Contains items on Lou Holtz, Riddick Bowe, Wakanohana, Banded together
NEW YORK (AP) _ Riddick Bowe is anxious to give the Marines another try, if the Corps will have him.
``All I think about is becoming a Marine,″ Bowe said ``I really would like to be a Marine and make the Marine Corps proud. If they gave me another opportunity, I know I can do it.″
The former heavyweight champion left Marine Corps Reserves after two or three days of training Feb. 20, and 10 days after arriving at boot camp in Parris Island, S.C.
He said he could not get used to the drill instructors telling him what to do every moment, although he knows now, ``it was not personal. They were only doing their jobs.″
``Next time, if they give me another chance, I’ll know what to expect.″
Bowe told the Daily News he was not kicked out.
``The Marine Corps and I, we came to an agreement, and I got a general discharge.″
NEW YORK (AP) _ Lou Holtz had some pretty impressive numbers at Notre Dame _ 11 years as head football coach, 100 victories, one national championship. On TV, it’s a little different story.
``I’m an unknown quantity,″ said Holtz, who was introduced on Thursday by CBS as its newest college football analyst. ``If you look at my statistics, I’m nothing special _ small, wears glasses, has a lisp _ but I hope this is what I’m going to do for the future. I did sign a longterm contract.
``I had no idea I’d be doing TV, nor did I ever believe a guy with a lisp would be in demand.″
Holtz, who resigned as Notre Dame coach after last season, will join co-analyst Craig James and probably Jim Nantz on a new, half-hour studio show, ``College Football Today,″ beginning with CBS’ first game on Sept. 13.
Holtz said he didn’t expect to go back to coaching in the foreseeable future, ``but I never say never.″
Holtz said ``people did express interest in me″ as a coach after he resigned, but he never pursued it.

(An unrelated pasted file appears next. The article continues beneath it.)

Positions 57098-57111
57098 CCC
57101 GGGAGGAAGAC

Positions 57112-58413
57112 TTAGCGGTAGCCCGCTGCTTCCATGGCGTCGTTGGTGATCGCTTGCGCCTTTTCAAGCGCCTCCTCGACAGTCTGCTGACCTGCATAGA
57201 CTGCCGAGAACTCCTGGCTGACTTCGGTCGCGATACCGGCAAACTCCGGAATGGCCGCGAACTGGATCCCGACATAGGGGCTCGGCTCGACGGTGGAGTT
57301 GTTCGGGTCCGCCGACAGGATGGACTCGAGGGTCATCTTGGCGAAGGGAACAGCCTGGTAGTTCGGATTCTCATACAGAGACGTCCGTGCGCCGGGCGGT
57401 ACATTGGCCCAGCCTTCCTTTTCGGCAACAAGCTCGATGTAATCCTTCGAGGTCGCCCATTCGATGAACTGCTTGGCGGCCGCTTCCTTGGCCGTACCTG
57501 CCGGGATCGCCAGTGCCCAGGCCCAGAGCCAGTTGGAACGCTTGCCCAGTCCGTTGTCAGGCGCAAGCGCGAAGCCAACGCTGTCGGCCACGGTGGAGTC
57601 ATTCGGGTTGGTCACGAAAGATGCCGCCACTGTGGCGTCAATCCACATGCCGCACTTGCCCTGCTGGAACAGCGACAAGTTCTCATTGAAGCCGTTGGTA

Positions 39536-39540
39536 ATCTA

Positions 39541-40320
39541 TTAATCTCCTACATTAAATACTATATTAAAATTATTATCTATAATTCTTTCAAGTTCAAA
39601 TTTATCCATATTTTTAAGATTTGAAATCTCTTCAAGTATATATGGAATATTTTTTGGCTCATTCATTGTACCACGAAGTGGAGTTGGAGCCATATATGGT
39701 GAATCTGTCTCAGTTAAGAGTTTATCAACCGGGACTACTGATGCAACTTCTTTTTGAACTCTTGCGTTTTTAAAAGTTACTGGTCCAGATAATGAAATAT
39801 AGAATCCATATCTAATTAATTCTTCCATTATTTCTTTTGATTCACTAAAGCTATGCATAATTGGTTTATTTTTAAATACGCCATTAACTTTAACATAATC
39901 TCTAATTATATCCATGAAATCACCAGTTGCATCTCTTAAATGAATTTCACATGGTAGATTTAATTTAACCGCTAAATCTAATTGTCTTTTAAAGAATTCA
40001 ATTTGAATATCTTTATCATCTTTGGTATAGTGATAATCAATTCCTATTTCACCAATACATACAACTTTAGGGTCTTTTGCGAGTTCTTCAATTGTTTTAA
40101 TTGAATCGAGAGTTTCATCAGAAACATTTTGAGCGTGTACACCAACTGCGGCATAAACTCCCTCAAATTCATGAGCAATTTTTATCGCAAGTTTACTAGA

``It wasn’t a case where they were beating down my door because when I left Notre Dame, I didn’t expect to go back into coaching,″ Holtz said.
OSAKA, Japan (AP) _ Wakanohana could make sumo history for his family in the tournament starting Sunday. If he wins, he and Takanohana would be the first brothers ever to hold the sport’s top rank at the same time.
Two consecutive tournament titles usually bring promotion to yokozuna, or grand champion, sumo’s highest ranking and one Takanohana already holds. Wakanohana, who won the last tournament in January, could gain promotion by winning 14 of his 15 bouts, even if he doesn’t capture the championship.
At least 40 sets of brothers have wrestled simultaneously in past tournaments, but none has ever been grand champions at the same time.
SPOKANE, Wash. (AP) _ Northport High School has a women’s team in the state Class B basketball tournament, but no band to root it on. Liberty High in Spangle has a band but no team in the tournament.
So they adopted each other.
When the Northport girls take the floor in the Spokane Arena, the 75-member Liberty High band belts out fight songs.
``We’ve never played in front of a band before,″ said Northport cheerleader Raquel Gallardo. ``When I first saw them I got really nervous.″
Debbie Farka, a Spangle saleswoman is credited with bringing the schools together, even though the towns are 150 miles apart.
Liberty has 200 students and 120 are in the band. Not everyone could make the trip to Spokane, though. They all couldn’t fit on the bus.
The band is pulling for their new team to win. Another loss in the double-elimination tournament and the Mustangs and Lancers go home.
``This is just too much fun,″ said band member Jonathan Farka.
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